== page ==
A classic study of male-pattern hair loss in adult men is that of Norwood, a principal author of the Norwood-Hamilton classification of male-pattern baldness (See About Hair Loss and Male Pattern Baldness for an illustration of the Norwood-Hamilton classification). The Norwood-Hamilton classification presents male-pattern hair loss in seven categories, with some sub-categories.

The classic Norwood study was of one thousand adult men with male-pattern hair loss who were classified by the type of male-pattern hair loss they had experienced, and at what age the hair loss occurred. Some of the findings:

  • All patterns of male-pattern hair loss tend to increase in incidence with the age of the man.
  • Types I and II, the patterns that have the least cosmetic significance, have their highest incidence in men aged 18 to 40 years. Type I is a minimal recession of hair from the frontal hairline near the temples. Type II is essentially an extension of Type I. The question that a physician hair restoration specialist will have: Is this Type I or II pattern the beginning or the end of your hair loss? Will your hair loss be progressive, and if so, how rapidly progressive and how eventually extensive? What recommendation should be made regarding hair restoration? Family history of male-pattern hair loss may be helpful in estimating probabilities for your future hair loss, but cannot be predictive with complete accuracy.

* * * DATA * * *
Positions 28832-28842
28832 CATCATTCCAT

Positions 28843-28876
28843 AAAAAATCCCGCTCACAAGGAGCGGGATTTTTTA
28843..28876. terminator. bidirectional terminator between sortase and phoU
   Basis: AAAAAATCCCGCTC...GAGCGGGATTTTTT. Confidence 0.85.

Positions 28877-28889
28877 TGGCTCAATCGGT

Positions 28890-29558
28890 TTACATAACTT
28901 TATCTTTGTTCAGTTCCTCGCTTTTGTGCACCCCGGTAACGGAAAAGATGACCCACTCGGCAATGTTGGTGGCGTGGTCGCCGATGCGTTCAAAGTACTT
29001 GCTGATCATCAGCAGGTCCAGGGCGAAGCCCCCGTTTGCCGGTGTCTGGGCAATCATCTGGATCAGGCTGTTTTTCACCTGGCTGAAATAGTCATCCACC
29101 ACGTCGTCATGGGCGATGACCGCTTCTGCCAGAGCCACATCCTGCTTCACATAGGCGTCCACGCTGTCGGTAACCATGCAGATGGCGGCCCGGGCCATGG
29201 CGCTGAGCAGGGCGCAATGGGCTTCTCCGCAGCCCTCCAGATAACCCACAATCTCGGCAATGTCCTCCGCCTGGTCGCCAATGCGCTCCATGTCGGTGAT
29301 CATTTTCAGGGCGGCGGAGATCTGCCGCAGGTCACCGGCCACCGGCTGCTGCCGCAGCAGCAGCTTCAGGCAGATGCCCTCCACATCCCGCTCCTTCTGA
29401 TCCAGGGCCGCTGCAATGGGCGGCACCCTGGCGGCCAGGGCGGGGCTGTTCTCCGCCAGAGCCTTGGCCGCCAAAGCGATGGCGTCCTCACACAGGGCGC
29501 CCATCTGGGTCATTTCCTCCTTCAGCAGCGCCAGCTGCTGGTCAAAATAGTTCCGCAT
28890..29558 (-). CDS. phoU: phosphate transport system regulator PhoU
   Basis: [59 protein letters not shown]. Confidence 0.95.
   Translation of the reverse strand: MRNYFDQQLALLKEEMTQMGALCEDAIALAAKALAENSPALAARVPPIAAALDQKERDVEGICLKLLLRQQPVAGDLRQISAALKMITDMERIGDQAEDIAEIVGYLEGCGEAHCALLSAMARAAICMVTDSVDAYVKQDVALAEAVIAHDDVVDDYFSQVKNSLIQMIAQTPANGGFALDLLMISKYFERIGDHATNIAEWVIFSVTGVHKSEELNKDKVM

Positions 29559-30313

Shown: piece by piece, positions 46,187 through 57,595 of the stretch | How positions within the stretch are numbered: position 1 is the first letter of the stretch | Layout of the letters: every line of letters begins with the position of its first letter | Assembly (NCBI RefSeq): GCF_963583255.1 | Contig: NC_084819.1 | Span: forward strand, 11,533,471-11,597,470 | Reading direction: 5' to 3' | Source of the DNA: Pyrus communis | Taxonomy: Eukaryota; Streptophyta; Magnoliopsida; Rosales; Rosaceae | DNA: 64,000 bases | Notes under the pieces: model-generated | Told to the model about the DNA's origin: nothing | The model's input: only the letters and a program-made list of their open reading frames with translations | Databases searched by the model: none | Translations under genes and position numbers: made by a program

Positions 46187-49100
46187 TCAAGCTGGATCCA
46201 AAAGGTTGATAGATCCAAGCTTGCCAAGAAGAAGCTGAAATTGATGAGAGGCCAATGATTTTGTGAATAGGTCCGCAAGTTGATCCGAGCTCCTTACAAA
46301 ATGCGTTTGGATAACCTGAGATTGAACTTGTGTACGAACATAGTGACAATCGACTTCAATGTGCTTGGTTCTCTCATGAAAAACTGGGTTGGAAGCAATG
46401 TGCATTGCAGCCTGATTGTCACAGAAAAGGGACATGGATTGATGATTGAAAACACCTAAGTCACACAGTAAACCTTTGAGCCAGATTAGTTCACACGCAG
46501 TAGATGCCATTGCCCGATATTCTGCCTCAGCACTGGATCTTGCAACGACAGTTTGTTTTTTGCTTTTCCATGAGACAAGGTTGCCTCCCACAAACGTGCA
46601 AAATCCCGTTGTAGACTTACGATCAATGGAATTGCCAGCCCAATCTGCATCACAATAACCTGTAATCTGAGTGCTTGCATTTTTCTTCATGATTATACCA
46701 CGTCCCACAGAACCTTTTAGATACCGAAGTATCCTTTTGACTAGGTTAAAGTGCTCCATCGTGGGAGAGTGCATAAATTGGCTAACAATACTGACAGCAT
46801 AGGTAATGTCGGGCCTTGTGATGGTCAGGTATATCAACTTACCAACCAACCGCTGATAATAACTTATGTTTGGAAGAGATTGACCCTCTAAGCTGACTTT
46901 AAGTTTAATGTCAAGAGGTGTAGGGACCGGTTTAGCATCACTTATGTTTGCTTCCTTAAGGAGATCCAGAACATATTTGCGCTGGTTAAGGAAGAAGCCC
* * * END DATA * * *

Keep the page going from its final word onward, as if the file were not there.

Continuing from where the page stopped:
• The "monk's tonsure" Norwood-Hamilton Type III pattern becomes more common as men age. Type III male-pattern hair loss plus recession of hair from the forehead (Types IV and V) also become more common with age.
  • Type VII, the most severe pattern of hair loss, occurred in no men under age 30 in the Norwood study, and became more prevalent in men older than age 60.

Other studies found differing percentages of hair-loss patterns by age, but the overall trends of hair loss patterns by age were similar to the Norwood study.

Female-Pattern Hair Loss

Female-pattern hair loss has been classified by Hamilton using the Norwood-Hamilton classification, and by Ludwig using a different classification of Grades 1 to 3 types of female-pattern hair loss. (See About Hair Loss and Female Pattern Baldness). The Ludwig classification emphasizes the diffuse nature of much female-pattern hair loss.